BB: I was just going to say that – definitely. I think that’s why we had that spark and bond to begin with. I made the decision to go down the Asian route quite a while ago but obviously had the classical training, and I think that crosses over a lot now.

BW: It’s also that willingness to break the rules. The thing I love about the menu at Kiin – you used to do a bit of it at Same Same but you’re really leaning into it now – is “just break the rules”. Thai doesn’t have to be strictly traditional Thai. You can really have some fun with it and cross those boundaries and try something unique. I lived in the Middle East for five years but I never wanted to do a very traditional take on it. Then, after all those years cooking Middle Eastern food, I didn’t want to get pigeonholed to a particular cuisine anymore. With Agnes, the wood fire made sense in the context of this decrepit building we’d found. It was full of piles of pigeon crap, but it was a beautiful and unique building, and we wanted to harness that. As long as it makes sense in the context of the broader menu. That’s very much worked [at Agnes], and I think there’s a lot of similarity between that and what Ben’s doing down at Kiin.

You’re working on a very exciting Kiin x Agnes collaboration: a one-night-only reunion dinner in Adelaide. How did this Tasting Australia event come about?

BB: I’d always had this idea in my head since Agnes opened because I knew that if we put our minds to it, we could come up with something really exciting. Then I tried to do a sneaky trip up to Queensland and thought I was being quite crafty about it but I got spotted crossing a road, so Ben made a phone call. It kind of snowballed from there.

BW: What we’ve come up with is going to be quite unique. We thought rather than bringing Same Same down there, let’s make this an Agnes-meets-Thailand event and really lean into that woodfire concept and break some boundaries. I’m pretty nervous about coming down and executing it on the highest level, but I’m pretty excited.

Can you share any menu details?

BW: For the main we’re looking at fermenting some pork. We’re going to get some really good-quality heritage pork, of which there’s tons down in that part of the world, and ferment it in Thai rice, so you’re going to get a lot of that really funky lactic flavour coming into it.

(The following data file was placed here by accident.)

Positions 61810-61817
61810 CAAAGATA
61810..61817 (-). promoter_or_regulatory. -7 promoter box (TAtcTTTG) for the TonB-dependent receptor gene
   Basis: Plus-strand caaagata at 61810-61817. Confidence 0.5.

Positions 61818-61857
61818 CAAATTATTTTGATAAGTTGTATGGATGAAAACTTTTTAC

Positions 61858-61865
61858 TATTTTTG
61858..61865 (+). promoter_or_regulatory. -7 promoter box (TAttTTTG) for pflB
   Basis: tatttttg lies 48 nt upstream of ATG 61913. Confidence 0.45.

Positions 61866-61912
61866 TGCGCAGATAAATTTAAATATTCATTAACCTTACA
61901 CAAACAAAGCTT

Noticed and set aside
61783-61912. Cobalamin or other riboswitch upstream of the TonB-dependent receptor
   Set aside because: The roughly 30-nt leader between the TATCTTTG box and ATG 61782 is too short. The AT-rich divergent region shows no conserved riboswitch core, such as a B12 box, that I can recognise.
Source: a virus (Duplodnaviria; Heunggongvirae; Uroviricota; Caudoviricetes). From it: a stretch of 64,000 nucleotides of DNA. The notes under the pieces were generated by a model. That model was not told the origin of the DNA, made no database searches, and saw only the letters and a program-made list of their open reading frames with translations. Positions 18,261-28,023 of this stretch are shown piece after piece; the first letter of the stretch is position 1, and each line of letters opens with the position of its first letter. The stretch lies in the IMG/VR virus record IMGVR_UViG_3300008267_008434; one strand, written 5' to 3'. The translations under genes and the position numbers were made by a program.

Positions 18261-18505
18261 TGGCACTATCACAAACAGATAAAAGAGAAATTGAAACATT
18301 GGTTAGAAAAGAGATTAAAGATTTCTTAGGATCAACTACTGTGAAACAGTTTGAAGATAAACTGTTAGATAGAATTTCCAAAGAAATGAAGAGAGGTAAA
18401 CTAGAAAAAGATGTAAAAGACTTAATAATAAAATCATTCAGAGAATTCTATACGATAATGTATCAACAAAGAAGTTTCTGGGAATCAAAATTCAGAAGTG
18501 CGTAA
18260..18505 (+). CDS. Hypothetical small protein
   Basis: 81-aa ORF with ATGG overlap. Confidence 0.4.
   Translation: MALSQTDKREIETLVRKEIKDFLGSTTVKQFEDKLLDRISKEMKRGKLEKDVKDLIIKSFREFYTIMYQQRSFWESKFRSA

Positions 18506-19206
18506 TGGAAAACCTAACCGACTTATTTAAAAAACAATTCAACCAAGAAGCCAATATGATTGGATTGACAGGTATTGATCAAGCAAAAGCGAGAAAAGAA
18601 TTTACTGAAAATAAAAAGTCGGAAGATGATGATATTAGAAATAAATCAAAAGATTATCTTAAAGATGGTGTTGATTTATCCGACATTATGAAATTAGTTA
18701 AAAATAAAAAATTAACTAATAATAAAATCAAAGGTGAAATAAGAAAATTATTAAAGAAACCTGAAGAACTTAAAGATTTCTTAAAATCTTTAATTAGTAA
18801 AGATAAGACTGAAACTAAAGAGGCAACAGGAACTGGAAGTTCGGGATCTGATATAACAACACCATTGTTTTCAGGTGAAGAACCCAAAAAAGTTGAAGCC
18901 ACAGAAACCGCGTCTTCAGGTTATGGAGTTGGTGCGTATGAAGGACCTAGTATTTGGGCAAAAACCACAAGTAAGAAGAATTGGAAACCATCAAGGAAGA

BB: I’m excited about two of the little starters. You’ve got the tomato and nectarine toasts, but then combine that with lemongrass and chilli jam. Then there’s the tartlet with carrot and nahm jim. That to me screams “Agnes”, but with a twist. We’ve also got your obligatory stuffed chicken wing, but with Ben’s take on it, Buffalo style, and we’re trying to do a coconut version of the blue cheese sauce.

BW: Yeah, get some lemongrass in there and make it nice and funky, stuff it with a nice fermented Thai sausage or something along those lines.

What’s next on your respective career bucket lists?

BW: I would love to go on a trip to Thailand with Benny. I’ve done a few of them with Ty and while it’s fun, I reckon it would be a heap of fun with you, mate.

BB: I’m pretty eclectic. I like to hit the streets, cherrypick different restaurants and see what’s hot, what’s not. I just love Thailand. As soon as you get off the plane, that smell just hits you and juices start flowing. To go with someone like Ben would be amazing, because your brains are synced, and you start seeing stuff and talking about it and your imagination just goes.

BW: Maybe a joint restaurant in Bangkok, Benny, the two of us?

BB: I’d never say no to that.

Agnes x Kiin – a Reunion Dinner is on Wednesday May 8 at Kiin. Tickets are $475 and available online.